Is It Too Late to Recover the Founders’ Presidency?

Prakash's book "offers a serious plan for the restoration of something closer to the original intent of the presidency and its relationship to our other political institutions. He offers a 13-part plan that includes making presidential advisors subject to Senate approval, growing Congress’s own expert staff, shrinking the offices in the executive branch ...

310 reads

Can the president really order the military to occupy US cities and states?

"The Posse Comitatus Act has not changed much since that time [1876]. The law prohibits the use of the military in civilian matters but, over time, Congress has passed at least 26 exemptions to the act that allow the president to send troops into states." - The Conversation

192 reads

Should Christians Protest the Police?

"This is one of the short videos I recorded for my church, which I’ve been doing daily since the COVID lockdown started. I recorded it before I knew about the rioting and looting in protest of the death of George Floyd. I had received questions from my flock about whether Christians may, or even should, protest police brutality, considering Romans 13 tells us to submit to government." - Clint Archer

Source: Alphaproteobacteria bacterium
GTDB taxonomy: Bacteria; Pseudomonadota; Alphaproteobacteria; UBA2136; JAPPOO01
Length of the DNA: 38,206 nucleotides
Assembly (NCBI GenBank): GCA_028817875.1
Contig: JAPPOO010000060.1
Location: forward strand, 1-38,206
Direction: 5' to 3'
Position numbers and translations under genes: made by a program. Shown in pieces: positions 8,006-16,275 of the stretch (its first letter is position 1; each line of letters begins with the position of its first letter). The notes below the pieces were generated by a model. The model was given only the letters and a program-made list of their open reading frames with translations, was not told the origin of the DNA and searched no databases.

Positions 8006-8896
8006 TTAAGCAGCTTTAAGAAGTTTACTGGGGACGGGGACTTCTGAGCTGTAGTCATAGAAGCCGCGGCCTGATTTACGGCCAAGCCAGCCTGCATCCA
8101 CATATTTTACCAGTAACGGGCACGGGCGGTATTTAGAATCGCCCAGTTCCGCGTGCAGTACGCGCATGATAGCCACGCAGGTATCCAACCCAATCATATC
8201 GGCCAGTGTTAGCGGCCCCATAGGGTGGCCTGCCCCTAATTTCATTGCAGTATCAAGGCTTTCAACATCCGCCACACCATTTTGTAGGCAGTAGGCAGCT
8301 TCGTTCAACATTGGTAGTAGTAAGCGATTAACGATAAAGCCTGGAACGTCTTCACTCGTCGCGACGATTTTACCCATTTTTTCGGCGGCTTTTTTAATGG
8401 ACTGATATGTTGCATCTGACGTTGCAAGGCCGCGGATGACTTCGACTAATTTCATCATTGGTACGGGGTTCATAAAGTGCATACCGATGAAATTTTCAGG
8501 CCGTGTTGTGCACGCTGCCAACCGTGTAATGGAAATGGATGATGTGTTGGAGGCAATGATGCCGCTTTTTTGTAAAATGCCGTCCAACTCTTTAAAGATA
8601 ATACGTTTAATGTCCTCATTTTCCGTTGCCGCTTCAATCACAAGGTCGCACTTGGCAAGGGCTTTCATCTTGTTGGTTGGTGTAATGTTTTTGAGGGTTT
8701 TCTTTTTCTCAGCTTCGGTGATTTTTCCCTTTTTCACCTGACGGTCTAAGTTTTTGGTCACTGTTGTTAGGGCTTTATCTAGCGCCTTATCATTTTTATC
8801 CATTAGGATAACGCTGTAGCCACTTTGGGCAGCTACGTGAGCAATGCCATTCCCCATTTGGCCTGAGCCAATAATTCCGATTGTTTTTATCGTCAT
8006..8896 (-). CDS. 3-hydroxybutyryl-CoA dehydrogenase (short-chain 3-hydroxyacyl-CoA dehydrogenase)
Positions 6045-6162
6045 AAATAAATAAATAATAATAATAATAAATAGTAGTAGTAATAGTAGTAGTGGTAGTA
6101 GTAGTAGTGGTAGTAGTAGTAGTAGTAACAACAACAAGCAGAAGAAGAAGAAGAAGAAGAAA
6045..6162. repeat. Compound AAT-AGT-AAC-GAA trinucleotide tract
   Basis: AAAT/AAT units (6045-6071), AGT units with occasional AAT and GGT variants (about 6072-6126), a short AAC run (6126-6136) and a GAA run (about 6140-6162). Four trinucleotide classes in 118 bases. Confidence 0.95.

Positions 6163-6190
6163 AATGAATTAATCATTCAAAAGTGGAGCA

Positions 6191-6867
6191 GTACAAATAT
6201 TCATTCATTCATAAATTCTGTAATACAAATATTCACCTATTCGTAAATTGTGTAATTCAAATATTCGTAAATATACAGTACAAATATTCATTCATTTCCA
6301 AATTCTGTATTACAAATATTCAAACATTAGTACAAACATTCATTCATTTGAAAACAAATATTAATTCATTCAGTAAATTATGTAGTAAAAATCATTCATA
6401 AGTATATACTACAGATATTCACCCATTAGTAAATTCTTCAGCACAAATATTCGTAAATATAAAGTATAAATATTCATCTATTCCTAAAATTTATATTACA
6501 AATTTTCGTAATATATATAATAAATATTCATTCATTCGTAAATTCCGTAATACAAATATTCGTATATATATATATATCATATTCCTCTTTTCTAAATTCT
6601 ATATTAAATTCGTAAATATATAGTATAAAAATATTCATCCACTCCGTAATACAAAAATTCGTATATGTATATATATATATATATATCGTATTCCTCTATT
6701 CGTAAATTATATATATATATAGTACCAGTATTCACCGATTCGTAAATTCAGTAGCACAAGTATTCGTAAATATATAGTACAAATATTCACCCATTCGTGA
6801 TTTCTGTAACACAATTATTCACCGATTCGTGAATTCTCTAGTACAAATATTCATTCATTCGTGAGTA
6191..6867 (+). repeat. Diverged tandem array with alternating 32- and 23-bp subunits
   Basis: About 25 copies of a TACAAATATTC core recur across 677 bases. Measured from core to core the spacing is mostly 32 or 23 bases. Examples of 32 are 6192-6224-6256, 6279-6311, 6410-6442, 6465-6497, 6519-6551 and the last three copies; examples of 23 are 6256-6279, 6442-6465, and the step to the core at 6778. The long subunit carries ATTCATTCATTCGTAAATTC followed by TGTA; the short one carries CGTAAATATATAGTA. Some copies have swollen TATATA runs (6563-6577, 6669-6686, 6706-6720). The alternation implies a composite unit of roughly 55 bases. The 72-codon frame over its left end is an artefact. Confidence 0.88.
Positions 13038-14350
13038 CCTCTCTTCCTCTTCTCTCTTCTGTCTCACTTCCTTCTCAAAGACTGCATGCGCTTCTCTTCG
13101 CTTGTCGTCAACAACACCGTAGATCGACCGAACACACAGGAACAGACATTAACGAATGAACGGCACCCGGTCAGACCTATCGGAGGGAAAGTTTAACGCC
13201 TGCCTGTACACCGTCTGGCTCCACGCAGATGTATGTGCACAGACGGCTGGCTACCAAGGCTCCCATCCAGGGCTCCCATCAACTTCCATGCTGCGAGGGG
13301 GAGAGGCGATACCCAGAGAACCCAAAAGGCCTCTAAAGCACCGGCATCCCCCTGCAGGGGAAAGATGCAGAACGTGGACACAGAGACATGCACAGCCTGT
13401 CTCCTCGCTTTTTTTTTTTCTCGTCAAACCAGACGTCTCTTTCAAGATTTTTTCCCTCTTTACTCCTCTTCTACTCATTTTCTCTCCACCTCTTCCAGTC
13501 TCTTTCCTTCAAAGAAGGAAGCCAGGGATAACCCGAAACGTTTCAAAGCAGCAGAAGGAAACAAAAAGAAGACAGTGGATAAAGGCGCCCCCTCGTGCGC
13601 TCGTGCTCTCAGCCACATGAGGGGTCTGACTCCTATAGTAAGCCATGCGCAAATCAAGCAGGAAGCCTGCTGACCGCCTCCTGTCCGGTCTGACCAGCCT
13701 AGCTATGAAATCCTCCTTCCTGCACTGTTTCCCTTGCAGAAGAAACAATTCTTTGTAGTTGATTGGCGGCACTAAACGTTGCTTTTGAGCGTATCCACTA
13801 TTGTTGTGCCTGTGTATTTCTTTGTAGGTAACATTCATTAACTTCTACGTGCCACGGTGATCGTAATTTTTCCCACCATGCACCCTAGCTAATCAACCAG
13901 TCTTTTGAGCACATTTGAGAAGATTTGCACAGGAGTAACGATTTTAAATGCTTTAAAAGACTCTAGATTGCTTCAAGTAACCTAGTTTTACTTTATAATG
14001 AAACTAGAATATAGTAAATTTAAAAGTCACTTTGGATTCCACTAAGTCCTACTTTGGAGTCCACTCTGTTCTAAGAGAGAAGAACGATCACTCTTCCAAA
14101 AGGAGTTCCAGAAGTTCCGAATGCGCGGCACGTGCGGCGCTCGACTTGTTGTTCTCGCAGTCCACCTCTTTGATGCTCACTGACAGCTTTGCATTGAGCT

463 reads

What Is a Christian’s Duty to Unjust Government?

"This guy, angry that Grace Community Church yielded to the 9th Circuit Court's ruling banning church meetings in California [last] weekend, Tweets at me: "An unjust law need not be followed. I'm appalled at how many people who profess to believe Scripture echo that sentiment." - Phil Johnson

3482 reads

What the Anti-Poverty Activists Hath Wrought

"Who Killed Civil Society?: The Rise of Big Government and the Decline of Bourgeois Norms argues that 'formative' efforts by private organizations to prevent social problems from appearing ... have been supplanted by the 'reformative' efforts of government programs to remedy problems once they appear. This has only made the problems worse, says author Howard Husock." - Law & Liberty

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AG Barr on the idea that government social programs can replace the virtues instilled by religion

"What Barr describes is a long-term shift from an understanding that a robust civil society, including religious institutions, could promote healthy norms such as sobriety and self-discipline to a belief that government could be relied upon for rehabilitation, the term emphasized by the Kennedy administration when it first authorized federal grants for social services." - National Review

371 reads